Protection Products  

Consumer body tries to bridge the protection gap

Consumer body tries to bridge the protection gap

Increasing take-up of protection is a key objective for the insurance industry, with insurers and advisers constantly exploring ways to reach out to consumers. But a recent discussion paper from the Financial Services Consumer Panel aims to move the debate on.

The paper, ‘Understanding the protection gap’, is based on consumer research and discussions with industry representatives. It found that protection products were too complex, leaving many consumers vulnerable to the effects of catastrophic life events such as early death or long-term illness.

Among the areas the report highlights as potential barriers to take-up are the complexity of product choices, caveats in the small print, and clunky application and underwriting processes. Although it acknowledged some product innovation had taken place, it also found products had changed very little in the past 30 years.

Unfortunately, with the modern workforce more likely to be self-employed or have a volatile income, this means there is a widening chasm between product design and consumer needs. 

Teresa Fritz, a member of the FSCP with responsibility for leading the project, explains: “Consumers do worry about not being protected, but while they understand critical illness insurance, they find income protection confusing and poor value for money. There is no one silver bullet that can solve this, but we need to kick-start the debate to find some solutions.” 

Meeting consumer needs

One of the report’s key recommendations is the development of simpler products that meet the needs of the modern workforce. It suggests these products would be simple industry-wide umbrella protection plans, which could be accessed through the workplace, affinity groups or privately. 

Ms Fritz says these products would need to be flexible: “With so many people self-employed, we need something that can adapt to their changing lifestyle. There are a few niche products out there that are more suitable for these individuals, especially from the friendly societies, but we need to develop something that is more mainstream.”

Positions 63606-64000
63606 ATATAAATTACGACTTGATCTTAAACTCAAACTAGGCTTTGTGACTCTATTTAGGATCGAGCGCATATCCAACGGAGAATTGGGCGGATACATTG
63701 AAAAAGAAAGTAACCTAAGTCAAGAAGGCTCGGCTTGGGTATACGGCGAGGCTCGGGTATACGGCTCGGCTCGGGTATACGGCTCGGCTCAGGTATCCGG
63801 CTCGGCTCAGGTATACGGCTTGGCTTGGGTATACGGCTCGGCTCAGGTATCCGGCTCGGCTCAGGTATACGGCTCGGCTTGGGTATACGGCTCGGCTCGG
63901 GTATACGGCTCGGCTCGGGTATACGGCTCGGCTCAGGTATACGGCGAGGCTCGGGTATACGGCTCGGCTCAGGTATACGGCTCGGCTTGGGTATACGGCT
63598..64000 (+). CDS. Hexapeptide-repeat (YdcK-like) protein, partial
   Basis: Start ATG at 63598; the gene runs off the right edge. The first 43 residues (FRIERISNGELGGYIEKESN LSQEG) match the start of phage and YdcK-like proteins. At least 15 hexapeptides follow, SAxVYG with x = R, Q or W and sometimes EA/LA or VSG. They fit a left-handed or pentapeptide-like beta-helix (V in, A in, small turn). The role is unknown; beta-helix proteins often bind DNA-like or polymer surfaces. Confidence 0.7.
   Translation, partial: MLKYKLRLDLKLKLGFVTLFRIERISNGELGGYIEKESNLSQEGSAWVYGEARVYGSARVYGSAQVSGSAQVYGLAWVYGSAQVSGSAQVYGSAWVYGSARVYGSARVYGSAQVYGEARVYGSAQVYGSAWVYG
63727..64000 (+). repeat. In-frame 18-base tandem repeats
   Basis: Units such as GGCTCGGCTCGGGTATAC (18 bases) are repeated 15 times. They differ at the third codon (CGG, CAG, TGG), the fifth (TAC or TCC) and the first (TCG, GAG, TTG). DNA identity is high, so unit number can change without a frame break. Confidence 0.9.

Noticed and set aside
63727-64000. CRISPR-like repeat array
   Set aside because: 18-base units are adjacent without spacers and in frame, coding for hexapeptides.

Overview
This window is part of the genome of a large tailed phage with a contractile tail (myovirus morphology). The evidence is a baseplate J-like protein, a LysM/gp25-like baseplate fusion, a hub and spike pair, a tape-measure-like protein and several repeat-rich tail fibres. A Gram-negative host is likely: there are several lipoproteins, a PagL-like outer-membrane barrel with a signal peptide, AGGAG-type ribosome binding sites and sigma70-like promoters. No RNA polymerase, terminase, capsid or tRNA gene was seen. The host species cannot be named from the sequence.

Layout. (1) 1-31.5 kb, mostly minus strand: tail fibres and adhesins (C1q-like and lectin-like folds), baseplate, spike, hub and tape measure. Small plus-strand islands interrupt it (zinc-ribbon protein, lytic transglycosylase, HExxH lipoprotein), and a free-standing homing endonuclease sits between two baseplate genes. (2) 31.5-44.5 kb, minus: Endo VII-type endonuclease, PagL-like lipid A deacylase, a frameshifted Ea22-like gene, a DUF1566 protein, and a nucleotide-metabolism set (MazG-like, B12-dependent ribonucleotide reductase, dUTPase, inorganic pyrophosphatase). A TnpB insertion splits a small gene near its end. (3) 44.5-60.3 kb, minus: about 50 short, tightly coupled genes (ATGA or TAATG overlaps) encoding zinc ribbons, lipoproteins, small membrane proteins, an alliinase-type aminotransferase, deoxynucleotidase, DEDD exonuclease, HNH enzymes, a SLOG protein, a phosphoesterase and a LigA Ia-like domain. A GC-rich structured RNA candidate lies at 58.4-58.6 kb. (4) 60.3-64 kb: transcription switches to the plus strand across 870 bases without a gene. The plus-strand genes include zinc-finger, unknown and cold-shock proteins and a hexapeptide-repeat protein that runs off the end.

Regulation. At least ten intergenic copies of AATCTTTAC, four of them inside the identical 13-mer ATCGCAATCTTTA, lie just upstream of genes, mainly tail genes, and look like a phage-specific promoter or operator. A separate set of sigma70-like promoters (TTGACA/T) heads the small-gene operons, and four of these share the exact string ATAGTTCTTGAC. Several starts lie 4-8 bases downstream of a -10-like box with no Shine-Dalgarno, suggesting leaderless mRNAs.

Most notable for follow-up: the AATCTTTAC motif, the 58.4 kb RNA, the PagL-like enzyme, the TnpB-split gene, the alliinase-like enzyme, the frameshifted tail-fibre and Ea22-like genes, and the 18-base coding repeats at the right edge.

To enable this, the report proposes that the FCA put together a working group consisting of consumers as well as industry and government representatives, to re-examine the proposals put forward in the Sergeant Review of simple financial products. 

This is welcomed by the protection market. Vincent O’Connor, senior business development manager for protection at Royal London, says: “The report gives us some food for thought and it could be the catalyst for product innovation.” 

Back to basics

A review of products and consumer needs is also welcomed by Paul Avis, marketing director at Canada Life Group Insurance. He says the protection industry should undertake a root-and-branch review of the market, starting with something as basic as product names. 

This is supported by research undertaken by Canada Life. It found that when employees were presented with alternative names for group risk products, only 11 per cent wanted to keep the names group IP and group CI, and just four per cent were happy with group life assurance. 

Mr Avis says: “Rather than using names such as term assurance and life assurance, it should be called life insurance and employee life insurance. This is an absolute requisite to engage with consumers.”